Support for children in this school is at an exceptionally high level. It is very obvious that this provision is the result of much reflection, planning, collaboration, and, indeed, vision. Highly effective early intervention strategies are in place and pupils’ needs are met through a range of approaches. These include learning support, resource teaching, one special class, two speech and language classes, as well as an integrated unit for children with physical and sensory disabilities with mild to moderated learning disabilities. There is much expertise and experience within the school’s special education team. The entire school community visibly demonstrates a very caring and supportive approach towards pupils with special educational needs

Inspection of work in the speech and language area and in the special class reveals excellent practice. A very positive and affirming atmosphere was noted in the classes observed. Pupils are actively involved in the lessons and clearly enjoy the teaching content. Planning for the delivery of this support is excellent. Individual profile and learning programmes (IPLPs) are developed using teacher-designed, diagnostic tests and appropriate input from class teachers. Laudable emphasis is placed on the identification of clear learning targets for all priority areas identified and on the investigation of alternative teaching strategies in cases where pupil progress is limited. Highly effective approaches and methodologies are deployed to encourage conceptual development. Effective strategies are used to develop the pupils’ oral language abilities, their phonological awareness and their abilities to recognise sight vocabulary. Similarly a number of successful strategies are adopted in the teaching of other curricular areas. A wide range of resources is being used, with creative and commendable use of ICT being evident. Levels of assessment are excellent, with the teachers using varied and holistic assessment tools to assess children’s abilities, interests and capacities.

Supportive and positive teacher-pupil interactions are in evidence in withdrawal contexts, to include learning support and resource teaching. These contexts provide for individuals, pairs and groups of pupils. Detailed, targeted, individual planning is undertaken by the support teachers in collaboration with the class teachers and the parents of pupils in receipt of support teaching. An individual plan is devised for each pupil and is regularly reviewed. Progress records are maintained. There is also evidence of frequent consultation with other agencies with regard to pupils with SEN. Appropriate short-term records are retained of material and activities covered with the children during supplementary teaching in both resource and learning support contexts. Very effective whole-school strategies are in place to ensure co-ordination with mainstream class teachers with regard to the provision of structured programmes which respond to pupils’ needs and which are to be used within these classrooms. Of particular note is the effective use of the Buddy system for literacy, where pupils from mainstream senior classes work alongside those in the special class. It is intended to pursue this approach further to include Mathematics. The staff is to be commented for its vision and farsightedness in relation to this important aspect of support for pupils with SEN. It is now recommended that the school includes even more team teaching and in-class provision in their delivery of support to these pupils.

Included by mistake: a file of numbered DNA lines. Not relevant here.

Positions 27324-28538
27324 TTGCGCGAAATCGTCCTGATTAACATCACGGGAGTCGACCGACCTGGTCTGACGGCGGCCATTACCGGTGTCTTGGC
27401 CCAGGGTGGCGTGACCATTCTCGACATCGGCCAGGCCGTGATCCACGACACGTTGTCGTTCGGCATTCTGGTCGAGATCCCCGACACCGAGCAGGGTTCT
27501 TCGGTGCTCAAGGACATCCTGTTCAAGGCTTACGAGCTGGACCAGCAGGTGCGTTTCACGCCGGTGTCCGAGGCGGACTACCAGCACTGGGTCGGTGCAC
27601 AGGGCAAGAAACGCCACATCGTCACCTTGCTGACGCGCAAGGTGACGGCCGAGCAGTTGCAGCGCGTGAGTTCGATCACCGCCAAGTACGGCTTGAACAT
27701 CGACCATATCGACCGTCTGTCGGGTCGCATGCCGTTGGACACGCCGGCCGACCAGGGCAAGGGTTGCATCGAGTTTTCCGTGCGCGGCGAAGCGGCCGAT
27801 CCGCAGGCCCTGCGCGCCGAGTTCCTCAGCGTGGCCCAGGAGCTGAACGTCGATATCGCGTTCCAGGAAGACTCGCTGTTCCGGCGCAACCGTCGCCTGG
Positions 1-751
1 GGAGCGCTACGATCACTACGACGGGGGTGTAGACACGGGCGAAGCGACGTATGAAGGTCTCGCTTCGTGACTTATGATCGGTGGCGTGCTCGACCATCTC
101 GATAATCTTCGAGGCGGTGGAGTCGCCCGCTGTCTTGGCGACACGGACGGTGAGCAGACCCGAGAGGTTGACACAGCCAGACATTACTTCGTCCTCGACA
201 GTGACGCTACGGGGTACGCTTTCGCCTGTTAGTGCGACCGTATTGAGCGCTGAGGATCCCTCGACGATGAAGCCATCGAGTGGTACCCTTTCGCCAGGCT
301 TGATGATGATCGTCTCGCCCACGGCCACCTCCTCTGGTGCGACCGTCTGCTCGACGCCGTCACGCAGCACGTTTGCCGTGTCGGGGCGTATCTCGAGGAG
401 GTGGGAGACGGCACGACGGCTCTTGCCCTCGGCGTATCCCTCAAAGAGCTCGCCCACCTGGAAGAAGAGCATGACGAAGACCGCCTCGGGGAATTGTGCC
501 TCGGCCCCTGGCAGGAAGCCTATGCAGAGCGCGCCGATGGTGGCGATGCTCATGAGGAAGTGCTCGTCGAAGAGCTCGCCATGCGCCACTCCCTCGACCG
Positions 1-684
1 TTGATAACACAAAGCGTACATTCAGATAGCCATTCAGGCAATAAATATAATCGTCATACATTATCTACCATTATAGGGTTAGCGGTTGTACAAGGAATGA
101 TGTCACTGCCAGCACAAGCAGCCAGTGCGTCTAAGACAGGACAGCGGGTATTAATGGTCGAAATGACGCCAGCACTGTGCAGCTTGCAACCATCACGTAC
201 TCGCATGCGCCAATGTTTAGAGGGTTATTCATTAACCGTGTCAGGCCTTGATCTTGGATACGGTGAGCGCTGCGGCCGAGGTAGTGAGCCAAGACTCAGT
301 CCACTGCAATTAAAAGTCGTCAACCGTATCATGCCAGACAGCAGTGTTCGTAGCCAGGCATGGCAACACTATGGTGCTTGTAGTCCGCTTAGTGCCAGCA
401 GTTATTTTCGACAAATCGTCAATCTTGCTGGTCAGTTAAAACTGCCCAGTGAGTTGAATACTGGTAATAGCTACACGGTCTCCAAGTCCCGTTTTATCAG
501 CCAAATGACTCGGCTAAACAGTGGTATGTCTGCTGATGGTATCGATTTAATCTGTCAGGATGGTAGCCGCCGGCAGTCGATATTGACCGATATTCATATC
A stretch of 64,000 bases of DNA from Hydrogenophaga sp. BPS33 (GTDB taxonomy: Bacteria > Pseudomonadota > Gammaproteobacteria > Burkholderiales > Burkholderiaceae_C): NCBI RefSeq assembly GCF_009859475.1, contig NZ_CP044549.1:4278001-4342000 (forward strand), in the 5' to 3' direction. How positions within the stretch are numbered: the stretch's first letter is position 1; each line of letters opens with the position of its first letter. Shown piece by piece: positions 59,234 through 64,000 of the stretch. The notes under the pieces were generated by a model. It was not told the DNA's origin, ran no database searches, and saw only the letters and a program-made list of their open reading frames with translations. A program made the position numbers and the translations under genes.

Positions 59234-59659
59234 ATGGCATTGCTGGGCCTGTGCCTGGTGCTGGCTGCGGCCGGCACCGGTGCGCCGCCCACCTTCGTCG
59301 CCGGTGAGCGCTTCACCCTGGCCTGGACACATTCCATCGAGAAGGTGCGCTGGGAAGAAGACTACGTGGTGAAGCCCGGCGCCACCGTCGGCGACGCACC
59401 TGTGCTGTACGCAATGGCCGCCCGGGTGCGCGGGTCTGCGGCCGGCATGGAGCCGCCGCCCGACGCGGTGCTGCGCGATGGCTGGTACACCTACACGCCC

Pupils in the Centre for Integrated Education are fully integrated into mainstream classes. This centre was set up to cater for children who have physical and sensory disabilities with mild to moderate learning disabilities. Pupils attend the centre for some sessions on a daily basis and receive physiotherapy, occupational therapy and speech therapy from Health Service Executive (HSE) personnel on a planned and continuous basis in this centre. The manner in which the therapy procedures, devised by HSE staff in conjunction with teaching staff, are subsequently adapted for mainstream contexts and used by teachers to provide follow-on work for specific children is most praiseworthy and ensures great cohesion and continuity of service. Continuity of provision is also ensured by the fact that a pre-school for children with significant learning disabilities is also in this school and, due to good planning for prospective provision, there is some degree of certainty that support services will be in place to meet the needs of these children when they are enrolled in the school.


5.2 Other supports for pupils: disadvantaged, minority and other groups

This school is participating in the School Completion Programme (SCP). The programme co-ordinator, facilitators and teachers work well together to support pupils from disadvantaged backgrounds who have been identified to be at high risk of early school leaving. Pupils are targeted for support and the school aims to ensure these pupils have the most positive learning experience possible. Both the parents’ representatives and the teachers speak very favourably about the value and success of this programme. A variety of in-school and after-school activities is organised and funded through the SCP.